As he also observes, ironically so, after interventions from the outside to restrain killing, “victims typically angle not for universal rights but for local power grabs” (p. 45). He concludes that “the sword is double-edged, never more so than when someone who lacks your good intentions gets to swing it” (p. 51). Chapter 4 complements such necessarily provocative questioning of the best of intentions by displaying the limits of international jurisprudence (“Of Deserts and Promised Lands: On International Courts”). He ends with the suggestion that the reason for studying such institutionalized forms of seeking justice “ought to be not just to register their heroic possibilities but also to acknowledge their humbling limitations” (p. 68). He could, however, have gone a step further. His treatise on the international criminal tribunals suggests an effective global normative framework. But what has been critically observed already with regard to The Last Utopia also holds true here: “Moyn overestimates the extent to which human rights today take precedence over the sovereignty of states. International treaties designed to protect individuals are still directed to national governments, which remain the first line of defense, even in the modernized world of globalized thinking.”
Dealing with Holocaust memory (chapter 6) and “Torture and Taboo” (chapter 7) (re)visits more contentious issues in a stimulating way, but borders on the redundant. The limits of compiling several consecutive essays on interrelated subjects becomes obvious when similar arguments are recycled several times in the specific context of each of the essays. Revisiting the notion of the rule of law in US global policy approaches in the final chapter 8 (“Soft Sells: On Liberal Internationalism”), Moyn critically engages at length and in detail with John Ikkenberry’s Liberal Leviathan: The Origins, Crisis, and Transformation of the American World Order (2011). He ends with the prognosis that US policy intellectuals in an era of American decline will be “struggling to prove that their dominance really is the best thing for a world that suspects otherwise” (p. 133). This invites the question: where would Moyn position himself?
In an epilogue, “The Future of Human Rights,” he becomes maybe the most political in vehemently promoting an advocacy role, which returns despite all concerns raised earlier to the relevance of a human rights-based discourse. He suggests that we “take international human rights ideas and movements as they are, and radicalize them from there” into a politics of human rights that is mobilizational (p. 143). His final assessment and appeal culminates in the prognosis: “We are fast departing from a world in which human rights became prominent, precisely because they seemed an alternative to contest and struggle, a pure utopia where others failed. Some people will view the descent of human rights into programmatic contest as too high a cost for relevance. But if the alternative is irrelevance, it is a small price to pay” (p. 147). With such concluding thoughts Moyn also underlines his commitment to the pursuance of global justice and eliminates any misperception that he does not care about the notions he critically examines. His provocative interventions are--despite some discomfort caused by doubts that his objections are in all cases sufficiently rooted in empirical and historically factual evidence--important reminders that we should not accept matters too easily and take for granted what is not. At the same time, one might note with relief that Moyn’s arguments seeking to create discomfort, reflect the same ambivalences, ambiguities, and inconsistencies of which he accuses (other) human rights proponents.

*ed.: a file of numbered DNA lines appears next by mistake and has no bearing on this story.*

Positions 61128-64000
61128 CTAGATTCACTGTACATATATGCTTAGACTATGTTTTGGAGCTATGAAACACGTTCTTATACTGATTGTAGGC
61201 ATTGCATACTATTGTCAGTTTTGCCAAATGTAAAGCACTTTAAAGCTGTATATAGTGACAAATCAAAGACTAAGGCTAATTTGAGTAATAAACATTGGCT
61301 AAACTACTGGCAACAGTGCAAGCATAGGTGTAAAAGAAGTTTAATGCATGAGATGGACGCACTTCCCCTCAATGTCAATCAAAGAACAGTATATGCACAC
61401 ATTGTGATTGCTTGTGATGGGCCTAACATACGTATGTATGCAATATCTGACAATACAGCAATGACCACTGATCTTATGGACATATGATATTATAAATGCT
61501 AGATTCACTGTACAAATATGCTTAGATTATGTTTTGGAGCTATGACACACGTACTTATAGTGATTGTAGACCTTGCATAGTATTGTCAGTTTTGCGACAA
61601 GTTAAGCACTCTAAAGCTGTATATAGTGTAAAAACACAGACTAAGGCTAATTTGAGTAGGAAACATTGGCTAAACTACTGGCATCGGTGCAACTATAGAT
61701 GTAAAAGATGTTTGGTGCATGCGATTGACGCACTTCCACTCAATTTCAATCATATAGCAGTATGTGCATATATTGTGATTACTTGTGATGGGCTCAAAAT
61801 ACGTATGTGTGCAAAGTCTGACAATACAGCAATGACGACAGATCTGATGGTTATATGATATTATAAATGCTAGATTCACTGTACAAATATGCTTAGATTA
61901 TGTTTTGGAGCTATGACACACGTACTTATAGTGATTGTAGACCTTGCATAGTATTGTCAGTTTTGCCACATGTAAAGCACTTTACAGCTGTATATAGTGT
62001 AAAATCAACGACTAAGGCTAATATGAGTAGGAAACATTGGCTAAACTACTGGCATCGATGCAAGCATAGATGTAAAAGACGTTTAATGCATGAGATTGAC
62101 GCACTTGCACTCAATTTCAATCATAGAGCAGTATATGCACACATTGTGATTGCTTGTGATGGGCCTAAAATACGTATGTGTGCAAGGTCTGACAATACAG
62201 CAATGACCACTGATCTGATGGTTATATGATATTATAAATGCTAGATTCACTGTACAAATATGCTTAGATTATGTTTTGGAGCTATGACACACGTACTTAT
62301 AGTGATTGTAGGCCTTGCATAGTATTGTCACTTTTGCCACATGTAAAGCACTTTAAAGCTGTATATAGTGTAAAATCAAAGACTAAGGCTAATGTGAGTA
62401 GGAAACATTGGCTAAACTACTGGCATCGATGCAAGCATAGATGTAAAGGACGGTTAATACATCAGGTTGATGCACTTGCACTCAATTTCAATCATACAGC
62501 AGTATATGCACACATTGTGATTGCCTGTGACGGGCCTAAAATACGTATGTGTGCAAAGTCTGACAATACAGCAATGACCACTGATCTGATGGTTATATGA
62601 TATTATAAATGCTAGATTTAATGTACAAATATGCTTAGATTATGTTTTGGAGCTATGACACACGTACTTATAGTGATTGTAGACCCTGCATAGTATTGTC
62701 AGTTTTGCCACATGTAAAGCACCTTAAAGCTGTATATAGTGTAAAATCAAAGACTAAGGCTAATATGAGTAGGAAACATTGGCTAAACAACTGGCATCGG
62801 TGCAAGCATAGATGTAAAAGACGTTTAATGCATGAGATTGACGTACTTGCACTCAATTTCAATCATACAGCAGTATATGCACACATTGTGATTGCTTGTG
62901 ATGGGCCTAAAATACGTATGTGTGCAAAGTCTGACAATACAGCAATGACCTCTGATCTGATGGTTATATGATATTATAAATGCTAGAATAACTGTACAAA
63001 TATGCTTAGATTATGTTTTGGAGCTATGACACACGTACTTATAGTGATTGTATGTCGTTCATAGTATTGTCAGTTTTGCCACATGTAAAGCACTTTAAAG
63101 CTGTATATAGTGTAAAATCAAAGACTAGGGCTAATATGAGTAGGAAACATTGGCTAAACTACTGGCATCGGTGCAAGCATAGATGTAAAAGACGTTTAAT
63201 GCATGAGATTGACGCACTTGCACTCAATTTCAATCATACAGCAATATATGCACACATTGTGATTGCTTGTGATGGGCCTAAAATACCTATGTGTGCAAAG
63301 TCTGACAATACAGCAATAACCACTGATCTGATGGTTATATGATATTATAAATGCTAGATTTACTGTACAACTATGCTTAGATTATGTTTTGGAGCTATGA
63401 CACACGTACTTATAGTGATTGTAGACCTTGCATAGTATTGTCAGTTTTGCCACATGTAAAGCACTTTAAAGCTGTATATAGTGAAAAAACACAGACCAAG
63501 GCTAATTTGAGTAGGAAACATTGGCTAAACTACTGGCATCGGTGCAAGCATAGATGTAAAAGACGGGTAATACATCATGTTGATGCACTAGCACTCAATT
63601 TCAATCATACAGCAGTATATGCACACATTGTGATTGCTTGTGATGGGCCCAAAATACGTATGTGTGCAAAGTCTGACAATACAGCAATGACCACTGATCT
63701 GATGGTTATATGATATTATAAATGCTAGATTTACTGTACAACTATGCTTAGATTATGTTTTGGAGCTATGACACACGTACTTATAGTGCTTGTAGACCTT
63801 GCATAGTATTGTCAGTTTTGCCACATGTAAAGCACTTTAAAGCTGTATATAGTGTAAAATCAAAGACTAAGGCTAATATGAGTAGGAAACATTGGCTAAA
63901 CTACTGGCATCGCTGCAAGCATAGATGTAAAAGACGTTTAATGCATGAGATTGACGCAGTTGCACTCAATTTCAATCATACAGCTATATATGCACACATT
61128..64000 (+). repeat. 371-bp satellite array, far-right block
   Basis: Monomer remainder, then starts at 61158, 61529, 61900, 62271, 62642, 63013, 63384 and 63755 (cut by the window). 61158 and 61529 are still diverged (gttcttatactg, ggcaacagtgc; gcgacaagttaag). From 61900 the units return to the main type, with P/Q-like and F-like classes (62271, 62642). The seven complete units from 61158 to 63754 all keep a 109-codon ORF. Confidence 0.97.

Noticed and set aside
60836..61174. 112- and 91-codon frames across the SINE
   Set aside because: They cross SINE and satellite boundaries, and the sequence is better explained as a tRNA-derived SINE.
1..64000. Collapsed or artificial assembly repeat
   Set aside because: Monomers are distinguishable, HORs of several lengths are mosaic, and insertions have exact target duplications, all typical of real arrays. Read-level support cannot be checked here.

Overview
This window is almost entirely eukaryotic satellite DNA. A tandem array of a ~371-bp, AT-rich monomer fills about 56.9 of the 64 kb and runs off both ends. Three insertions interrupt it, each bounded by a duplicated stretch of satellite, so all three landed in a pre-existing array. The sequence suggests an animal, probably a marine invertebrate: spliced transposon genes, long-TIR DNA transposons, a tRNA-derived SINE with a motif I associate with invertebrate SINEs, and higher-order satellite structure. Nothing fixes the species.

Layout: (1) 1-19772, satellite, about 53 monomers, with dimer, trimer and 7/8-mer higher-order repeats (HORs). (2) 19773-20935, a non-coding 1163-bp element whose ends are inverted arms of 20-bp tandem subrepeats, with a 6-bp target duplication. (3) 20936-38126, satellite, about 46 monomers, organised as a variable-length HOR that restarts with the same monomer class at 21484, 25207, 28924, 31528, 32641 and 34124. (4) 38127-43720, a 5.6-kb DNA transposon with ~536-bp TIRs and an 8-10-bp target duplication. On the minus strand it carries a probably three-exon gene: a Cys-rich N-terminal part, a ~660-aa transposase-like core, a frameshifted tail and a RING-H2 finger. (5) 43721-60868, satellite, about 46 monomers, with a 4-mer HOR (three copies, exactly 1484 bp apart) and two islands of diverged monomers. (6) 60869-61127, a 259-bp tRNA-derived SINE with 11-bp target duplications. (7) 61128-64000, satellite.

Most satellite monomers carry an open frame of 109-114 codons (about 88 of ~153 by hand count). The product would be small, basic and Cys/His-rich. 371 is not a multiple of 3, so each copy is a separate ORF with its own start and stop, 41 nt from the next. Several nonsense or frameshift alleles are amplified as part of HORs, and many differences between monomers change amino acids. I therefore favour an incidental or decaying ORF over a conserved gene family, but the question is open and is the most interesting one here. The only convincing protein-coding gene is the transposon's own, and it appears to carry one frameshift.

. G. John Ikenberry, “The Last Utopia: Human Rights in History,” Foreign Affairs (March/April 2011), http://www.foreignaffairs.com/articles/67488/samuel-moyn/the-last-utopia-human-rights-in-history.
. Brendan Simms, “Salvation in Small Steps,” The Wall Street Journal (September 10, 2010), http://www.wsj.com/articles/SB10001424052748704358904575477571192822084.
. Geoffrey Robertson, “The Last Utopia: Human Rights in History,” New Statesman (October 18, 2010), http://www.newstatesman.com/books/2010/10/human-rights-history-moyn-book.
. Jean H. Quataert in The English Historical Review 126, no. 521 (2011): 1028, http://ehr.oxfordjournals.org/content/CXXVI/521/1028.full.pdf+html.
. Robin Blackburn, “Reclaiming Human Rights,” New Left Review, 69 (May-June 2011), https://newleftreview.org/II/69/robin-blackburn-reclaiming-human-rights.
. Roland Burke, Decolonization and the Evolution of International Human Rights (Philadelphia: University of Pennsylvania Press, 2010); Daniel J. Whelan, Indivisible Human Rights: A History (Philadelphia: University of Pennsylvania Press, 2010).
. Belinda Cooper, “New Birth of Freedom,” The New York Times (September 24, 2010), http://www.nytimes.com/2010/09/26/books/review/Cooper-t.html?_r=0.
If there is additional discussion of this review, you may access it through the network, at: https://networks.h-net.org/h-diplo.
Henning Melber. Review of Moyn, Samuel, Human Rights and the Uses of History.
H-Diplo, H-Net Reviews.
|This work is licensed under a Creative Commons Attribution-Noncommercial-No Derivative Works 3.0 United States License.|